A comprehensive "one-stop-shop" on how to support pupils, staff, families and the school community through bereavement, offering simple practical guidance, easily integrated into the school day. Essential reading to instil confidence amongst those caring for children with SEND to address issues of death and bereavement within the school environment. Dr. Katie Koehler, Child Bereavement UK

With a wealth of practical advice and inspiration that can be used in moments when thinking feels impossible, this book shows you how you can promote happiness, health and resilience in children with special needs through the darkest of times. I will certainly be buying it for the special school I work in! Jill Owen, Headteacher, Montacute School

A Special Kind of Grief is a book that would be perfect for any teacher, SENCO or professional working with pupils with SEND or without. As Sarah quite rightly points out we live in a society where death is treated with fear; a ‘stiff upper lip’ and a hope that we will never have to have difficult conversations with such a vulnerable group (children). What I took from this book however is that it is ok to have tricky conversations and to show feelings that we may have otherwise bottled up ‘for the sake of the children’. Sarah’s guidance on writing a policy, how to support pupils, families and staff and how to report to the wider community is very clear and well-thought out. An essential book for every school. Kitty Eve, SENCO, Chandag Junior School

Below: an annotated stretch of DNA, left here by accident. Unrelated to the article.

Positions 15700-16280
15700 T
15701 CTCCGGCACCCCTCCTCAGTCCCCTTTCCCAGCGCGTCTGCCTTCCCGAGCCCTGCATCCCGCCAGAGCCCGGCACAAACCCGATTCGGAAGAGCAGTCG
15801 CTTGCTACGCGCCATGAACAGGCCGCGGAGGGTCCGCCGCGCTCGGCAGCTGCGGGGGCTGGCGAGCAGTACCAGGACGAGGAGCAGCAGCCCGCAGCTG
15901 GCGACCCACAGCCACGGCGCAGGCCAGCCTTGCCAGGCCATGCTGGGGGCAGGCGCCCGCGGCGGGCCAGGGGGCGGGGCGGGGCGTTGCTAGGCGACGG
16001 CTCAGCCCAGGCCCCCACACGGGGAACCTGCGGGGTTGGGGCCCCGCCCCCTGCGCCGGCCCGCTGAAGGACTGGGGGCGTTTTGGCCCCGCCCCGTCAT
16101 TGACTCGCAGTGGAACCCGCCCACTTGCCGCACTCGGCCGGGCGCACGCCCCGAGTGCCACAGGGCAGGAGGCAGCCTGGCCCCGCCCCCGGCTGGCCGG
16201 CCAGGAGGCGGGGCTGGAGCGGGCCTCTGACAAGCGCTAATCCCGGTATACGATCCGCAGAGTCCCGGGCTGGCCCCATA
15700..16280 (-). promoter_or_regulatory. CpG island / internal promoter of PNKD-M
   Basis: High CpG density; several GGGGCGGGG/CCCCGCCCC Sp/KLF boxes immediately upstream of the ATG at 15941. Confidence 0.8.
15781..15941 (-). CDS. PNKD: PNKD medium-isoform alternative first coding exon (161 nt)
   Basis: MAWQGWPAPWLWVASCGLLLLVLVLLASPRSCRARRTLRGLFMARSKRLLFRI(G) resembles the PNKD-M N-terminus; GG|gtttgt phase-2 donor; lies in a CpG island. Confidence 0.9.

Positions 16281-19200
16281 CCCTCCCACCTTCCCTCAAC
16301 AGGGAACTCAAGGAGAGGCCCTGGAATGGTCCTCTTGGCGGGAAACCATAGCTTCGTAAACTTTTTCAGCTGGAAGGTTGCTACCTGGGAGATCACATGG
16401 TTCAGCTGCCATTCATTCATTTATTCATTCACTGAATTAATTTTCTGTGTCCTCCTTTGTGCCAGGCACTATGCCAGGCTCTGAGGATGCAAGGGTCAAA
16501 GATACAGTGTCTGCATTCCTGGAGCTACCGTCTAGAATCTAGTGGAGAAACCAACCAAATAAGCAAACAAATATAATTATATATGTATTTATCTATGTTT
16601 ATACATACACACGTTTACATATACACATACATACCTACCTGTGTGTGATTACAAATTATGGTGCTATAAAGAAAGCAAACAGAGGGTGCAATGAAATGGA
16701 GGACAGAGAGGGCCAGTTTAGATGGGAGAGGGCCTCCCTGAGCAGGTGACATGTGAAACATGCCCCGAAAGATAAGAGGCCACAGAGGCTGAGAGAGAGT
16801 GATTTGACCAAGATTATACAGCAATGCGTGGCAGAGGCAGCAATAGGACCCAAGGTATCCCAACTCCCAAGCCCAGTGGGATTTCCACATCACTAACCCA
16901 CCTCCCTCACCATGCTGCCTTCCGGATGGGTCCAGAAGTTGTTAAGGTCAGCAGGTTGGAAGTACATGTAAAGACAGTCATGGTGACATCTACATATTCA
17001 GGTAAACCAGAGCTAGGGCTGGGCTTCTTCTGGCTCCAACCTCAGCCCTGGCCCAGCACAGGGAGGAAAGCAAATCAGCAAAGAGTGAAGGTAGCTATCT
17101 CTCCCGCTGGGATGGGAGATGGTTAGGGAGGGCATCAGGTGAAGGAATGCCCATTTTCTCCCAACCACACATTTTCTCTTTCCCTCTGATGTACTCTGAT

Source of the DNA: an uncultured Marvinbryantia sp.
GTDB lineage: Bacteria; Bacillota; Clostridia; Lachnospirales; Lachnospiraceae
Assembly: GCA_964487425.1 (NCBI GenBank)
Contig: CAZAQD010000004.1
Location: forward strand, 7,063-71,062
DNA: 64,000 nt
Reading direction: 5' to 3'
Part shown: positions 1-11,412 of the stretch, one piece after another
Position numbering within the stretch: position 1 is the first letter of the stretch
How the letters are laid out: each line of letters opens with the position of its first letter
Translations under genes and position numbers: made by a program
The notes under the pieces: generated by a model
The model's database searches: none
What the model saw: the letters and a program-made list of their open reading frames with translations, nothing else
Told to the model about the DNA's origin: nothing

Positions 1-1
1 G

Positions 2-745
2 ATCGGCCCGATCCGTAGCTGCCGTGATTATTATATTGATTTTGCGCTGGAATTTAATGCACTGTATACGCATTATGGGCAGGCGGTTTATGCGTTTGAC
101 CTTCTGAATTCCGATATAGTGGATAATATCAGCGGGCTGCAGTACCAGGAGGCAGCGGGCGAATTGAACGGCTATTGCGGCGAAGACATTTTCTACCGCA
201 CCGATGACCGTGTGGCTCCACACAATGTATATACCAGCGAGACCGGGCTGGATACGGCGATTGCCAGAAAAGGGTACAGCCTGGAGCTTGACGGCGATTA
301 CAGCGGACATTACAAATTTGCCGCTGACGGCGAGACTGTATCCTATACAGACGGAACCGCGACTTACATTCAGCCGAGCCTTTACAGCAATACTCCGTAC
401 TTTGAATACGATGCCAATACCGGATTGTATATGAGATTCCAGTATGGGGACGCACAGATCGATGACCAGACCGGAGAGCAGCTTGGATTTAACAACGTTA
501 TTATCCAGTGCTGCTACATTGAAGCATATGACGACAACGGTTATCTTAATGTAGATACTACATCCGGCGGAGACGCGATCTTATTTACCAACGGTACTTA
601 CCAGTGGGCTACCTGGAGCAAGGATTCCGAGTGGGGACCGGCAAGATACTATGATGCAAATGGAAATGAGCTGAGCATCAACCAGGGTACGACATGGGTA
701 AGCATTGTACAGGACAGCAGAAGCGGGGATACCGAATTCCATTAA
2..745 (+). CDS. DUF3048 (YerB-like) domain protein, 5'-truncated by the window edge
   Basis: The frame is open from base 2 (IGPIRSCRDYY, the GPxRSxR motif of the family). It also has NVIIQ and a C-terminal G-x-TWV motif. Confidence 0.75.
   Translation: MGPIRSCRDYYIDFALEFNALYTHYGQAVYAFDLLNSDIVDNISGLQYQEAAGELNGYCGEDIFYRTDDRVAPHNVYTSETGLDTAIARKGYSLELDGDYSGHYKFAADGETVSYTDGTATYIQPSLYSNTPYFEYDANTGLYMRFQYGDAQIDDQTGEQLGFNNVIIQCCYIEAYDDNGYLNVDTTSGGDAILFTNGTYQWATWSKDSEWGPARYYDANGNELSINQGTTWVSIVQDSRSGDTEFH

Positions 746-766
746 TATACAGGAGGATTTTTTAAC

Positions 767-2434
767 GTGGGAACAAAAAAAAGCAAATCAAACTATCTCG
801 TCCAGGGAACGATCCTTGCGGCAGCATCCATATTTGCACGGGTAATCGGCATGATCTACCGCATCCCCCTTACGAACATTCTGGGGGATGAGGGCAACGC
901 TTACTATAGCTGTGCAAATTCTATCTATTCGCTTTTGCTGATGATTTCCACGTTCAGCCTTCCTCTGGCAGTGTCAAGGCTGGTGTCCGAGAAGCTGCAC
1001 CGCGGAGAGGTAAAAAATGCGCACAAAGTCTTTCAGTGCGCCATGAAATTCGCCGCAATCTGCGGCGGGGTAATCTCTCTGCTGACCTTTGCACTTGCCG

I really enjoyed your book. There is such little research out there for grief and SEN. It is great to see you paving the way. Aoife Lynam, Director of Research Hibernia College, Dublin 

Reviews of Remembering Lucy ​


This story book for children with additional needs directly confronts the double taboo of talking with such children about death and grief. With additional guidance for teachers, it is a much needed resource in an area where there is little to support professionals working with children with additional needs. Dr. Katie Koehler, Child Bereavement UK

Sarah has recognised the need to support children with SEND through the experience of grief and loss. The dilemma of what to say, and how to say it, can be overwhelming at the time of a bereavement within the school community and Sarah has addressed this with sensitivity. Remembering Lucy uses clear, specific language and subtly offers practical activities and strategies that can support children with SEND during the sadness of a bereavement. Lisa Parker, Headteacher, Warmley Park School

What I love most about Remembering Lucy is that it brings child bereavement into the normal realm - very rare, but normal. Joe and his friends in a special school are full of fun. They love life. When friend Lucy dies, they grieve and remember her and then she lives on in their memories, complete with fun and paint splodges. This simple yet multi-layered story is sensitive, honest, caring and practical. Suzanne Askham, special school governor, special needs mother and writer on learning disability

As I read this beautiful book, I was moved by the honesty, sensitivity and integrity of how Sarah presents the issues that schools like ours sometimes face. The events portrayed in this book are exactly as they have happened in our school. There are many challenges with supporting children who have been bereaved, and the difficulties are often more complex for children with special educational needs. This book is a kind and gentle resource for anyone working in this very special environment - an absolute must-have in a school's PSHE toolkit. Sue Flavin, Deputy Headteacher, St Nicholas School